On a tour for the soul
Sakal Times, Pune
Tuesday, March 20, 2012 AT 03:03 PM (IST)
Tags: Spice, here & there, travel, France, Paris, Lourdes pilgrimage, Camil Parkhe
Camil Parkhe shares a glimpse of the famous Lourdes pilgrimage in south-western France that attracts devout Catholics from across the world
We were travelling in a high-speed TGV bullet train from Paris to Lourdes. As as we approached our destination, I realised the passengers in our compartment could be the pilgrims. There were three couples with teenaged children; a young nun travelling with her septuagenarian father; and my wife, daughter and I were heading towards the world’s most famous Marian pilgrimage centre.
Lourdes station is a couple of kilometres away from the pilgrimage site. Soon after getting refreshed at the hotel, we hurriedly left for the shrine to attend the evening prayer service there. There were thousands of people on the streets, all of them proceedings to the same destination — the Lourdes shrine. Majority of them were Europeans, but there were also some people, like us, from other continents. We reached the huge grounds in front of the Basilica of the Immaculate Conception and joined the multi-lingual Rosary prayer there.
Mother Mary is believed to have appeared to teenager Bernadette Soubirous at Lourdes 18 times in 1858. Bernadette has indeed transformed this otherwise insignificant town in south-western France. Due to the apparitions, Lourdes today is the third most important Catholic pilgrimage in the world, after the Vatican in Rome and the Basilica of Our Lady of Guadalupe in Mexico. After Paris, Lourdes is also the second city in France having maximum number of hotels. In fact, during our three-day visit there, I noticed there were few residential buildings but more hotels and shops, and other commercial centres, catering to the pilgrim tourists in the town.
The population of Lourdes is only about 16,000, but the town receives six millions pilgrims and visitors every year. About 60,000 of these visitors are ill or physically challenged. I saw many such people being taken around in wheelchairs by nurses who wore blue tunic. They are not nuns, but health workers, I was told. I realised that banking on millions of devout visitors, Lourdes has turned itself into a major ‘pilgrim tourism’ centre of the world.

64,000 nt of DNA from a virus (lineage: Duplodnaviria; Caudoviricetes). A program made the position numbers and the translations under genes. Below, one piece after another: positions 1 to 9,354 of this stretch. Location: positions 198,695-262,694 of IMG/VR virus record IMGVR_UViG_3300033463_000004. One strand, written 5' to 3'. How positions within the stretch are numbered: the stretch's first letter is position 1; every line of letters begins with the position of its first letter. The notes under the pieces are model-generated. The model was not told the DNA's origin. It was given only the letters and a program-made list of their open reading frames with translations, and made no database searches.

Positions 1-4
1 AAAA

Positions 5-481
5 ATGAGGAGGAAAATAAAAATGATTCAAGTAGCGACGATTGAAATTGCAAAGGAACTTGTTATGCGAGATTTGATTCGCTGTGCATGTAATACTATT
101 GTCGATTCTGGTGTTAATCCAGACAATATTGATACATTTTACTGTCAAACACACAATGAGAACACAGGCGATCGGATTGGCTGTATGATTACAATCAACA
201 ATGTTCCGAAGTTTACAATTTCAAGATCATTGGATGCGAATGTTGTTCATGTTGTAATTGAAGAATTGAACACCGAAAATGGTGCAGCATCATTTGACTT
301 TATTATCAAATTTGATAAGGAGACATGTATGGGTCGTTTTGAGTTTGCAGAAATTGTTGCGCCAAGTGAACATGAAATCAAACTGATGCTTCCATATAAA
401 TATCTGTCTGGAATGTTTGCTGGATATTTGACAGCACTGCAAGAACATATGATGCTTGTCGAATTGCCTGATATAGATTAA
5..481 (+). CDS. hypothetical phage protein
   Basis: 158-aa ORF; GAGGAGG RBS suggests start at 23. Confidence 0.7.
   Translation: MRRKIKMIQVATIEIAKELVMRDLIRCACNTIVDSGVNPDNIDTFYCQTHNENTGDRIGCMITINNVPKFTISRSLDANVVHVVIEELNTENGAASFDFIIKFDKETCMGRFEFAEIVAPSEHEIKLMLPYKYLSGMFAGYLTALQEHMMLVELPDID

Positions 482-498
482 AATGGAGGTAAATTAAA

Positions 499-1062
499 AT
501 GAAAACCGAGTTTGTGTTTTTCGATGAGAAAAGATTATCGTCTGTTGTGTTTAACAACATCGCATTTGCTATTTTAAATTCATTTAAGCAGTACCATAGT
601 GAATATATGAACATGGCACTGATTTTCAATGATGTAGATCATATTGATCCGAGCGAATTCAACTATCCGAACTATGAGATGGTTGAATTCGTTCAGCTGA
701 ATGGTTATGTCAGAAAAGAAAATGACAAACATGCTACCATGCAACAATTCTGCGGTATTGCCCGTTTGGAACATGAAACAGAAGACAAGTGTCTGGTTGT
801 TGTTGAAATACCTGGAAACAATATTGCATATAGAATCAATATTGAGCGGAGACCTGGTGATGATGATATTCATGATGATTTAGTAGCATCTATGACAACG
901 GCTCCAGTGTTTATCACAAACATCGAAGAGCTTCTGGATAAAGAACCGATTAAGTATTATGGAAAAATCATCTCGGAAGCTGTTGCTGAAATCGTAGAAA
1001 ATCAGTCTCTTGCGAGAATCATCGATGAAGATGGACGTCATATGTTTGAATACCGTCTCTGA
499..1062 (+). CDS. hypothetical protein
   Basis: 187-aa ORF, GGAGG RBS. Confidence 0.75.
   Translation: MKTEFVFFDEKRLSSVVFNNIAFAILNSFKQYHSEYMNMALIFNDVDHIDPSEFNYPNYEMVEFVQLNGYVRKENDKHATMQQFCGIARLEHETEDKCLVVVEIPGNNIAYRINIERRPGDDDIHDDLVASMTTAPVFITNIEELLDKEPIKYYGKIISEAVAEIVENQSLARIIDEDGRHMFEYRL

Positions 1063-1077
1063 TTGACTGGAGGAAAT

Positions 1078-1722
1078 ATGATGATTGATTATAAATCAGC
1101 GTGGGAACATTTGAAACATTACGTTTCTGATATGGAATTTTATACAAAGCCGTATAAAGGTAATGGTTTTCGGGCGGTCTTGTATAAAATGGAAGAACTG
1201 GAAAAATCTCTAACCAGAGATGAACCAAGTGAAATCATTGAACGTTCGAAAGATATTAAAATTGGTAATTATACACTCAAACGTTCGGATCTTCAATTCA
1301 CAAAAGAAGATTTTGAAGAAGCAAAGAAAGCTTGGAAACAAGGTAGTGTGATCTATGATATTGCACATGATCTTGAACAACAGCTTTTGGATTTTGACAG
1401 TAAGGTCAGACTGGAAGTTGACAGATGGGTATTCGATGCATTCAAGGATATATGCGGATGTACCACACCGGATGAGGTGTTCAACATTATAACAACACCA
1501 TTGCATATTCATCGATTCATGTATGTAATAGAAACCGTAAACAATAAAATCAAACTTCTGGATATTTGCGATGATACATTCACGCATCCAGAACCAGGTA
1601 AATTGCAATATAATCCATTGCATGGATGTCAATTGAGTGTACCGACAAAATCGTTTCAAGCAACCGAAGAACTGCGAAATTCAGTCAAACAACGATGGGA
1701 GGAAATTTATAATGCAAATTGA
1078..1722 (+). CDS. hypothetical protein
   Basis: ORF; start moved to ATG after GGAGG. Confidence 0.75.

The major attraction in the evening was the candlelight procession in front of the Basilica. It is indeed a sight to watch, with statue of Mother Mary being carried by the faithful lot. A priest accompanying us told that the huge congregation is a wonderful example of how faith in Mother Mary gets strengthened.
Next morning, we attended a mass celebrated at the famous Grotto, the very site where Mother Mary is believed to have appeared to Bernadette. There is a statue of Mary in white robes and with folded hands, replicas of which can be seen across the world.
On the third day, we attended another mass celebrated by a cardinal in an impressive underground church, the Basilica of St Pius X, which is built under a garden. The mass at the underground church and the prayers at the Mary’s statue is a must for any visiting pilgrim.
A pilgrimage to Lourdes, like visit to the Vatican, is indeed a dream tour for any Catholic. But even for others, a visit to Lourdes, with its picturesque surroundings, can be a refreshing holiday.